A Tale of Two Poverties: Sachs versus the world
Interpreting evidence related to poverty and development is never straightforward. Neo-liberal supporters of free market economics tend to point to economic growth as evidence that global inequality is stabilising, while those “closer to the ground” often point out the limitations of economic measurements and encourage a broader understanding of the everyday signs of exploitation and inequality in countries around the world- classic Development Studies 101. Evidence of this sustained divide between those who talk about poverty and those who seek to understand global economic inequality can seen by contrasting a recent NYT opinion piece by Jeffrey Sachs and an extensive research report on poverty. Sachs (primarily focused on the continent of Africa) declares that poverty is ending…soon; while a broader report published 24 hours later found that “economic growth is not helping Africa’s poor.” It seems almost unbelievable that such disparate accounts of “the developing world” can be printed within a 48 hour period. Poverty is ending, poverty is deepening, the market will save Africa, the market has destroyed Africa. With such contrasting messages it is no wonder that the general public (particularly students trying to understand ‘development’) can get confused.
In his op ed Sachs provides us a generalised yet messianic prediction about the future of poverty. In classic Sachs lala land form, he declares that when it comes to reducing poverty “the evidence is on the side of the optimists.” Poverty is on the way out…soon… hallelujah and praise to the free market. He claims that the two divine signs of this shift are 1. the decrease in households living below the extreme-poverty line; and 2. evidence of economic growth (from 2.3% per year in 1990-2000 to 5.7 during 2000-2010).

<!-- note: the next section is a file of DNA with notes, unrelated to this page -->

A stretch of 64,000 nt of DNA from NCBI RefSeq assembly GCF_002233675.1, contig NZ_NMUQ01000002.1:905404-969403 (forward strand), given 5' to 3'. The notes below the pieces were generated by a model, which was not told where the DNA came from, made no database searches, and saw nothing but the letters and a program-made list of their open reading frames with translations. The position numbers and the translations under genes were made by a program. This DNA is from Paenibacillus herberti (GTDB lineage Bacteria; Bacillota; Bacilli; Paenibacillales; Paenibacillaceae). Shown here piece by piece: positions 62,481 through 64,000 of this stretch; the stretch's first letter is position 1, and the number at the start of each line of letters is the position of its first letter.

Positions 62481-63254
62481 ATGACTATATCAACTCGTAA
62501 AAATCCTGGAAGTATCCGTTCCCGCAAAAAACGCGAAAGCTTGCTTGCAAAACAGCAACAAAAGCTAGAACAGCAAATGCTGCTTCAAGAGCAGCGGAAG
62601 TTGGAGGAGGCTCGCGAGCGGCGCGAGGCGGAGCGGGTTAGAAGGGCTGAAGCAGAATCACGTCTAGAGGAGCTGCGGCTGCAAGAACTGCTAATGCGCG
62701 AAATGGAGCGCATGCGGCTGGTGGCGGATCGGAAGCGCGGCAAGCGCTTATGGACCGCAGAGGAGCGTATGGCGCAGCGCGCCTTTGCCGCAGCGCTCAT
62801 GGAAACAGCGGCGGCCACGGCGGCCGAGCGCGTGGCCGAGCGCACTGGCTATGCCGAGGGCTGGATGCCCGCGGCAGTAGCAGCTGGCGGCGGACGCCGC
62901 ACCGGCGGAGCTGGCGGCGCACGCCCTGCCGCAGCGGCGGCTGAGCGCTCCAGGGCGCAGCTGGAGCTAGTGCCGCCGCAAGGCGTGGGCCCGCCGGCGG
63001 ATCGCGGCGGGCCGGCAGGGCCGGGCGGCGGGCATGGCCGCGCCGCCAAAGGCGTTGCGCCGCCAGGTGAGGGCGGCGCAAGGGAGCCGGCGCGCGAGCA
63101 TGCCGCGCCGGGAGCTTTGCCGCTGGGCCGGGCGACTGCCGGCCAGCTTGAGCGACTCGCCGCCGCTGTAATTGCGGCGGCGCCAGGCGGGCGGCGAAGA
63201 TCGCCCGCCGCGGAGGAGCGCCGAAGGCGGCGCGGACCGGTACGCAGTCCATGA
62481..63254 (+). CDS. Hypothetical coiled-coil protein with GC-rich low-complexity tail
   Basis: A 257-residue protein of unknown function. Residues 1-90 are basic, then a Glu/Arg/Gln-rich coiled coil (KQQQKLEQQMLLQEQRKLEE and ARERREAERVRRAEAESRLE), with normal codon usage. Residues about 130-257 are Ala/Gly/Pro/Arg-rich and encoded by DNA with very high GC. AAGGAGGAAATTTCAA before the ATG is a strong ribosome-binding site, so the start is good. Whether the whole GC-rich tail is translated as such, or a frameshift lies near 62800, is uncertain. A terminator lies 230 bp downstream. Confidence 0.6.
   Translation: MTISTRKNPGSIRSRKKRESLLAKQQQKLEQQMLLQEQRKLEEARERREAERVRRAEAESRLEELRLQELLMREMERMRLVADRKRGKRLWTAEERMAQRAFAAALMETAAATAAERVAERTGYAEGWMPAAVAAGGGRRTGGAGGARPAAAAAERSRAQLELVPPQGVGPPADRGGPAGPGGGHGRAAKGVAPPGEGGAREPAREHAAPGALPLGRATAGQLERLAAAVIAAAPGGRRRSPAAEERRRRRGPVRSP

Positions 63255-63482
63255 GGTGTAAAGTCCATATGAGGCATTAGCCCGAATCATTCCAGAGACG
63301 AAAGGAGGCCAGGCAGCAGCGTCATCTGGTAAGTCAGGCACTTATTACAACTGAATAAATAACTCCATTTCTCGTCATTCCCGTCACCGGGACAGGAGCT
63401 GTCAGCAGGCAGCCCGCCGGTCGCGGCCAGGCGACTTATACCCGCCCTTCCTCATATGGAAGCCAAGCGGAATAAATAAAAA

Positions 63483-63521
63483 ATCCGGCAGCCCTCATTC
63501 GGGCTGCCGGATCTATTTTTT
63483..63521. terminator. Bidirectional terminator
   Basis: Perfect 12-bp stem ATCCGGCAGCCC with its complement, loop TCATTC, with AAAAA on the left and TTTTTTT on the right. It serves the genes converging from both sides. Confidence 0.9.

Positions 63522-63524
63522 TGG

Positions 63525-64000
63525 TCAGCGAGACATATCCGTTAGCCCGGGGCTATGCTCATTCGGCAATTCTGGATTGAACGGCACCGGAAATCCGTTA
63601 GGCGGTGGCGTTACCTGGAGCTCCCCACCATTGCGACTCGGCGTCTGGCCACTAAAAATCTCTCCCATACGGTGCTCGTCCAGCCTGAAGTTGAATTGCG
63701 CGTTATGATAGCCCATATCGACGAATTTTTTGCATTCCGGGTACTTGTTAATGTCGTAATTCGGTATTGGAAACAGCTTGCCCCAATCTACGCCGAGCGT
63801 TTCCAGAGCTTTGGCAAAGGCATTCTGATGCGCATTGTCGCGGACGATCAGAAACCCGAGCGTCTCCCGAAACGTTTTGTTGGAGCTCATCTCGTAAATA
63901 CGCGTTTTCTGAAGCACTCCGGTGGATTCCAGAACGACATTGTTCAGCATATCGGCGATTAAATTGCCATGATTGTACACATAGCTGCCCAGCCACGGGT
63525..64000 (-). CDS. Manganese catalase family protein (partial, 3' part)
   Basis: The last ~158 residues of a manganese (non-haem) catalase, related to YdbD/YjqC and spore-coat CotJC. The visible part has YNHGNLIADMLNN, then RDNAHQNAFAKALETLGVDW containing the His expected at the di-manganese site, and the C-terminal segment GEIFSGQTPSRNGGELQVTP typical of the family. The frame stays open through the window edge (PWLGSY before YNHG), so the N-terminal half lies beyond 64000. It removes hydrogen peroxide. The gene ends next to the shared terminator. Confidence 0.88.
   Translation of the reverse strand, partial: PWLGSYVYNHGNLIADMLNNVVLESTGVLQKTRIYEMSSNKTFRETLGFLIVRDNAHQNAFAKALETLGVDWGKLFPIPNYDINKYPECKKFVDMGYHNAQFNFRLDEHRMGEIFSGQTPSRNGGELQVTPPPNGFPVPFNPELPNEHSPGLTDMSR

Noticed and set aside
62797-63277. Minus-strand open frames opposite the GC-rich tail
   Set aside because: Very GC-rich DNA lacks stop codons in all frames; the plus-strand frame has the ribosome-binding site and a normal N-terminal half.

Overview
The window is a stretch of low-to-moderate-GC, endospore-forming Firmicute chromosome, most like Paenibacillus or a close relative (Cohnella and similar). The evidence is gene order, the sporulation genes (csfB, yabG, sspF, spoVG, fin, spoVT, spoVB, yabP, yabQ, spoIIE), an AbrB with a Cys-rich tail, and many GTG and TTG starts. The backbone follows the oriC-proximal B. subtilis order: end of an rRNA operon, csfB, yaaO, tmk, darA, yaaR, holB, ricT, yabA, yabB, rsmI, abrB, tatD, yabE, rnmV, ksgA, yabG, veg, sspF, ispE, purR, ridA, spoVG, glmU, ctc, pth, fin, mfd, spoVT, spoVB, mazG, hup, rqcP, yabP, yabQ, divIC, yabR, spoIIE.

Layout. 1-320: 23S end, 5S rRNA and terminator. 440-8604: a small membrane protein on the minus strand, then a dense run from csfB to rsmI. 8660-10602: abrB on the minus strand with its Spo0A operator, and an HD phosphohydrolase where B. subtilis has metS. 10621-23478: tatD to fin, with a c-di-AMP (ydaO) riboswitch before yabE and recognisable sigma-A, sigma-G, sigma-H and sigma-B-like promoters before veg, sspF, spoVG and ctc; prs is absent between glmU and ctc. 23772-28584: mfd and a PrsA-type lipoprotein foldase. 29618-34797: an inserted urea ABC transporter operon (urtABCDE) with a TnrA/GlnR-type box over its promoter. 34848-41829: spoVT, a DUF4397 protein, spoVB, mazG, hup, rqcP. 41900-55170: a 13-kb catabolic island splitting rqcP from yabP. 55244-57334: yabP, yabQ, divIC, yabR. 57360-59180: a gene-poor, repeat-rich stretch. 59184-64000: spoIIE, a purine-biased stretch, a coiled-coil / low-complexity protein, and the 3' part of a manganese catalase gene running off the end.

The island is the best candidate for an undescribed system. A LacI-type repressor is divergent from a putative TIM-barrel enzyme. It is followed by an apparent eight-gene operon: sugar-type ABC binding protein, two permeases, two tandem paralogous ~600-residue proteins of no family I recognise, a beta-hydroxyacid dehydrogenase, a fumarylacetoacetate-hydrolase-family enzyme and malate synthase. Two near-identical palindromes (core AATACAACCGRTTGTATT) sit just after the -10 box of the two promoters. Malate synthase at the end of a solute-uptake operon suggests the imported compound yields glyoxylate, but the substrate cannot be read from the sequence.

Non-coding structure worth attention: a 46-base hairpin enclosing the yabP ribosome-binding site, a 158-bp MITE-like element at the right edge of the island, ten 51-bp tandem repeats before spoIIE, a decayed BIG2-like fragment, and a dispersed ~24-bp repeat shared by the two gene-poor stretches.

The results of an Afrobarometer survey released this Tuesday call Sachs prediction into question. The survey found that “even at a time when…countries are reporting impressive economic gains” most Africans are facing challenges meeting their basic daily needs. The survey discusses the reality of “lived” poverty, including continued problems with infrastructure and access to health and education. While Sachs puts his faith in the market economy, research indicates that “the market” does not provide motivation to invest in key areas that improve people’s everyday lives. Specifically, the report found that “people were poorer in areas where government spending on basic infrastructure lagged.”
There is nothing new about this development double-speak, but it is particularly frustrating that Sachs delusional celebratory piece was published alongside, yet ignorant of, such extensive and important research on inequality.